Chasing Vermeer is a fun read full of puzzles and mystery. The readers become part of the mystery through the author’s and illustrator’s use of secret codes and hidden messages. Blue Balliett introduces readers to pentominoes (a mathematical tool of geometry) as a clue to solve the mystery. Brett Helquist (who is also the illustrator of Lemony Snicket’s Series of Unfortunate Events) includes a hidden message in his illustrations throughout the book. If you like mysteries that involve imaginative thinking and solving puzzles this may be a good book for you!

 There are two sequels to check out as well:

          

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Check out these Book Talks done by kids!

Click on the picture to the left to see the videos on the Centerville Library Glogster page. If you would like to participate in the Centerville Library Kids Book Discussion Club join us the second Thursday of every month. You can record your own Book Talk and be featured on the Centerville Library Glogster Blog and Facebook page.

Join us today (Feb 10th) at the Centerville Library from 4:30-5:30

If you can’t make it today, contact Elizabeth to find out when our next meeting will be.

510-795-2629 or egamell@aclibrary.org

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Look at this poster. It’s not a ordinary poster, it’s a video poster. Click on it and watch the kids talking about their favorite books.


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Unlikely Allies by Joel Richard Paul is everything they didn’t teach you in school about the days leading up to the American Revolution. The year is 1776. Silas Deane, a Connecticut merchant who can’t speak a word of French, is in Versailles trying to convince Louis XVI to sell arms and ammunition to the Americans. Chosen by Benjamin Franklin to be the representative of the Continental Congress, Deane arrives in France months before Franklin and must survive by his wits alone, as the place is crawling with spies and incognito French police officers– and they’ve all got a stake in the political shenanigans that are about to take place. What help can the insolvent but determined Pierre-Augustin Caron de Beumarchais, a French playwright and one-time aristocrat offer Deane? And in any case, can Deane trust him?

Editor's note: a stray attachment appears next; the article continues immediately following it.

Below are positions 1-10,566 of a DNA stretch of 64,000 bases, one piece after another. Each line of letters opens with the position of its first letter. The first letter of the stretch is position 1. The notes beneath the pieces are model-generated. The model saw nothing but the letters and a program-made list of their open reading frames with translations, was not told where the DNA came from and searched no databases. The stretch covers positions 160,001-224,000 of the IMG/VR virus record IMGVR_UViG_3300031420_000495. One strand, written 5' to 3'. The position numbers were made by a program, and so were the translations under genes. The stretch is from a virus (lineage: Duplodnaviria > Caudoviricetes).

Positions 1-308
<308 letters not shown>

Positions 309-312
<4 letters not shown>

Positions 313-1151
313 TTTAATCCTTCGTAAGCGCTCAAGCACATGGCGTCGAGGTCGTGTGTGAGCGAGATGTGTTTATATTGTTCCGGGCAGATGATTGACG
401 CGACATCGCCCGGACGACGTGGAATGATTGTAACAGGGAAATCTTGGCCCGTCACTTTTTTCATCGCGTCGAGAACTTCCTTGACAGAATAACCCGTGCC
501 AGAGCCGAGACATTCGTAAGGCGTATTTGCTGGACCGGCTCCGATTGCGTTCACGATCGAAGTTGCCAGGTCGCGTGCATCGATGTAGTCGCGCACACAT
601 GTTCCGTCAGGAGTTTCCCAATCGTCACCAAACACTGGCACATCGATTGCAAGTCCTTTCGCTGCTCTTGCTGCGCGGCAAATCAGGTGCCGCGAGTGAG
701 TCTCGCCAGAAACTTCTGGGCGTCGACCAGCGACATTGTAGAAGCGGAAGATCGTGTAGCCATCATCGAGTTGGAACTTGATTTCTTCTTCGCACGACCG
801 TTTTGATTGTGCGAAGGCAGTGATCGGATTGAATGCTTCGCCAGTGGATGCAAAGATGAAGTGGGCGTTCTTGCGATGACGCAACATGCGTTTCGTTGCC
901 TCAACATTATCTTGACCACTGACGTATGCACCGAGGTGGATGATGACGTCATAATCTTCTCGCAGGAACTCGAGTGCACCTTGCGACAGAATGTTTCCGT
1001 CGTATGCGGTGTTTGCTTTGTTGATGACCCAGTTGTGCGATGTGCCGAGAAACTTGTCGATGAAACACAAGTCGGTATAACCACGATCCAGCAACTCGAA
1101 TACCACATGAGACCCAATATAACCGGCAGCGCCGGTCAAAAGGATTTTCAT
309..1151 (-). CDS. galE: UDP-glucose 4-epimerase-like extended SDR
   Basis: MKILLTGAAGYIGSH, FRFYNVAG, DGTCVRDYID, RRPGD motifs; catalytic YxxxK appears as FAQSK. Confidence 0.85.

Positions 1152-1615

These are just two of the colorful characters in Paul’s account of the long struggle to persuade Louis XVI to back the new country with much-needed supplies and then to actually get them delivered to Washington’s desperate army. It is a tale of espionage and counter-espionage, of cat-and-mouse diplomacy among men of all ranks who double-crossed each other as frequently as the wind changed. It is also the story of one of history’s most enigmatic characters, the notorious Chevalier d’Eon, a cross-dressing French soldier turned diplomat turned blackmailer, without whom the outcome of the Revolution might have been very different.

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It took Phileas Fogg, Jules Verne’s fictional hero, 80 days to get around the world. In 1889, Nellie Bly went around the world in just 72 days, 6 hours and 11 minutes, and 14 seconds, beating Fogg by more than 7 days. Nellie Bly was a daredevil reporter, often working undercover for her assignments, at a time when women were not expected to make themselves heard. For most of Nellie’s life, women were not even allowed to vote.
Other people’s ideas of a woman’s proper role never stopped Nellie, however; whatever she could dream, she did. Hers was an exciting and very public life, one that Sue Macy captures with spirit and compassion in Bylines: A Photobiography of Nellie Bly.